Product packaging design tips
At V Factor Creative Services based in Warrington, Cheshire we currently work on a lot of packaging projects in conjunction with our sister company B.I.G. International along with providing creative packaging solutions for external clients. When starting any project we are often asked what will make my product packaging stand out from the competitors on the shelf.
Below we have created a list of packaging design rules to ensure your packaging is designed correctly.
- Keep it simple, shoppers only glance at the shelf and quickly browse to look for their usual preferred brands. In order to compete you must keep the message clean and ask yourself what’s the product for (USPs) and what’s the brand name behind the product.
- Invest in professional product photography to ensure your brand looks aspirational and tempts the consumer to pick up your product and engage in the messages being conveyed.
- Most consumers opt for products that look authentic and for this reason you should try to resonate with the colours and graphics used. It’s always a good idea to try and build some product history to further enhance the authenticity
- When designing your packaging you must always remember that the product will usually be stacked 6 wide and 2 high on the shelf. When in the creative process ideas stage use a graphic editor to display the same product in several rows and columns to ensure it doesn’t lose ‘shelf impact’ with the viewer being unable to focus easily on a single product item.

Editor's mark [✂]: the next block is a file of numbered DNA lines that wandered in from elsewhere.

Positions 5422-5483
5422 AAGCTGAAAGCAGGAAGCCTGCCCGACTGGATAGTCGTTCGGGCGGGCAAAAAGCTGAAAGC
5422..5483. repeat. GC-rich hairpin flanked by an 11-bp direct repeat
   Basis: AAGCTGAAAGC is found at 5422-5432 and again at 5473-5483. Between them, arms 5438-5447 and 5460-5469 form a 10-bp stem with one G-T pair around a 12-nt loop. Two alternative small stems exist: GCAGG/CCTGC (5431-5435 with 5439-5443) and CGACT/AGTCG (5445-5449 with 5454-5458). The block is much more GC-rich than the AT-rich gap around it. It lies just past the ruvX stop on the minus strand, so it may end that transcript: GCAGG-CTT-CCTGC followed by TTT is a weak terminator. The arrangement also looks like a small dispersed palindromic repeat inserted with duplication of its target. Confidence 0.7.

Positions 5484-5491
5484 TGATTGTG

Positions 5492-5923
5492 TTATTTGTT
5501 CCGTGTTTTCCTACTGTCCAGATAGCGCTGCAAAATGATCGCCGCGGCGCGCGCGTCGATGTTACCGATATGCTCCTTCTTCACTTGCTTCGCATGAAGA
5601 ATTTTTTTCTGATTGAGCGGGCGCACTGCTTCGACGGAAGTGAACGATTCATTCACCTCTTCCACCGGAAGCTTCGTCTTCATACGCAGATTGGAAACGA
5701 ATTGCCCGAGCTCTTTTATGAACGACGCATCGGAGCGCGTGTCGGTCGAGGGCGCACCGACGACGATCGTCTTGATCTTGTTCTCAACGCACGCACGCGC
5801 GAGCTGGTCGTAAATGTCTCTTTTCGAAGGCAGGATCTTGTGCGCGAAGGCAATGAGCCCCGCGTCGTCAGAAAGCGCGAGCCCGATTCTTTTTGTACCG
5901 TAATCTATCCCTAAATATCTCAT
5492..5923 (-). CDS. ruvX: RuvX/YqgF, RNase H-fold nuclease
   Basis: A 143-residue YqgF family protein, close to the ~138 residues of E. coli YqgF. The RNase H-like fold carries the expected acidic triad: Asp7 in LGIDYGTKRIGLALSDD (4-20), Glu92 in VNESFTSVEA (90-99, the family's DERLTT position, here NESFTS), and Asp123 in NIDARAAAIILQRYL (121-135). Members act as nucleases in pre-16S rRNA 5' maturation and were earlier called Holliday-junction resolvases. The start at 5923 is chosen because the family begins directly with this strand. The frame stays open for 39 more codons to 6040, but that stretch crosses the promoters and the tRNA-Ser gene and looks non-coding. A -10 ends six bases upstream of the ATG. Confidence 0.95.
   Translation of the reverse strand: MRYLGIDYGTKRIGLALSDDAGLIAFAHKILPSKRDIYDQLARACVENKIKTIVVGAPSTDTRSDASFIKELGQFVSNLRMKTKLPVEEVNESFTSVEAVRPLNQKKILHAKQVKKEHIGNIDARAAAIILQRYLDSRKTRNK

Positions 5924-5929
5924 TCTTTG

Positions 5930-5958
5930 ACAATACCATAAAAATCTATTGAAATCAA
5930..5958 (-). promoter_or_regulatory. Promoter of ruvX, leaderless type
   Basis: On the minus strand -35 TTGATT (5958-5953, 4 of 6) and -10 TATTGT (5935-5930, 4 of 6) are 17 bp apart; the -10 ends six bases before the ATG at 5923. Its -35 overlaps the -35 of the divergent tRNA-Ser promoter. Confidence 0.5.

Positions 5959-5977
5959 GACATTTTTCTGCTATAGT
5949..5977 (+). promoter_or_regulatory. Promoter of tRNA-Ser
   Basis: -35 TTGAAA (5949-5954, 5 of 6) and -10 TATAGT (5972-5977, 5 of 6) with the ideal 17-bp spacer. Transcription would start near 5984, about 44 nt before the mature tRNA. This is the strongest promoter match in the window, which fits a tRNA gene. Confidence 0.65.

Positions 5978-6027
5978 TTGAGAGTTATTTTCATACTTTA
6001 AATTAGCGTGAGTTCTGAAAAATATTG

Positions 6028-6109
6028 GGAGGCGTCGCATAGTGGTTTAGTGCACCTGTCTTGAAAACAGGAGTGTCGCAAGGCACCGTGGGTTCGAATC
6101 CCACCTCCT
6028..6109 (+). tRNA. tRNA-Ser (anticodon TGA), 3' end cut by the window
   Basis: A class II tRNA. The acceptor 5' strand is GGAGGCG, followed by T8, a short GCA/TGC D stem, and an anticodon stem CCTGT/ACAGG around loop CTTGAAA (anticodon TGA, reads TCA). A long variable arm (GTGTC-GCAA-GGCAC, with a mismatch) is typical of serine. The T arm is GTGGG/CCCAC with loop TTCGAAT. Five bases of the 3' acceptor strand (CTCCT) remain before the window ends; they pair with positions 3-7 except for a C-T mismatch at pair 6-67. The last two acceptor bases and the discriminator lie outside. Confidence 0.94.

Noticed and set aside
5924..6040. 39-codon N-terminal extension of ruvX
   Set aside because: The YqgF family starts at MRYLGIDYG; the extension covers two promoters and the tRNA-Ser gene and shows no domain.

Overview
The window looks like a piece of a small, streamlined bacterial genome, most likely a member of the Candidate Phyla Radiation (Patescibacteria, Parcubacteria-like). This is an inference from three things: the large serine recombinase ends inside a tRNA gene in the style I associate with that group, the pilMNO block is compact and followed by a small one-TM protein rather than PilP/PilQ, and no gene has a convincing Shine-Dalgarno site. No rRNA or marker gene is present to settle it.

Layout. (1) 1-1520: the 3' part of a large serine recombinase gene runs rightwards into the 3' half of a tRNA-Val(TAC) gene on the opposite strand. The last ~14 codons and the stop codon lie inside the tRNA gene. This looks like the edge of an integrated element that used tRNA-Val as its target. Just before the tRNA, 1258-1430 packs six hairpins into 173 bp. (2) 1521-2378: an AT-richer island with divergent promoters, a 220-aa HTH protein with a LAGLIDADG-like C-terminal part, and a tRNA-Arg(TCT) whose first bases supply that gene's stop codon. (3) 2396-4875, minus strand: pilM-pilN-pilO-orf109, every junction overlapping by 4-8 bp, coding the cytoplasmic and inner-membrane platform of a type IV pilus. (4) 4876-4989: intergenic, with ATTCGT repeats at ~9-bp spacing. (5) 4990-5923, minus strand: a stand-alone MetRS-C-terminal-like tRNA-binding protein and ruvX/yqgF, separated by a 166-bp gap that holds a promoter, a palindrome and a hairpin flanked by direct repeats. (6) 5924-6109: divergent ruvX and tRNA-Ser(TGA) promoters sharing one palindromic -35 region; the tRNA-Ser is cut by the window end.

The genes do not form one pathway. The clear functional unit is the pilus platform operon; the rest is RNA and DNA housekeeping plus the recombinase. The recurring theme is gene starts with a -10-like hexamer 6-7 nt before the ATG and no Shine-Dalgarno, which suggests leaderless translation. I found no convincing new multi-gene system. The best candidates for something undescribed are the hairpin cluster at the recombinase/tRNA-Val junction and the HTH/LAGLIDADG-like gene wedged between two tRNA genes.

- Plan for the future! If you may be releasing future products in the same range at a later date you should factor this into the creative process. Ensuring the product range design branding can be easily adapted over a range of different product flavours, types or even sizes is key if wish to be successful. If you cannot easily create product variations with your current design you must restart the creative process.
- Many packaging designers often overlook the small print on the reverse including nutritional values, ingredients and usage instructions. To ensure your packaging is successful this demands the same attention to detail as per your packaging front layout design. It’s no good if consumers pick up your product from the shelf then place it back due to struggling to read small text with multiple elements shouting for their attention this leaves the buyer overwhelmed and frustrated.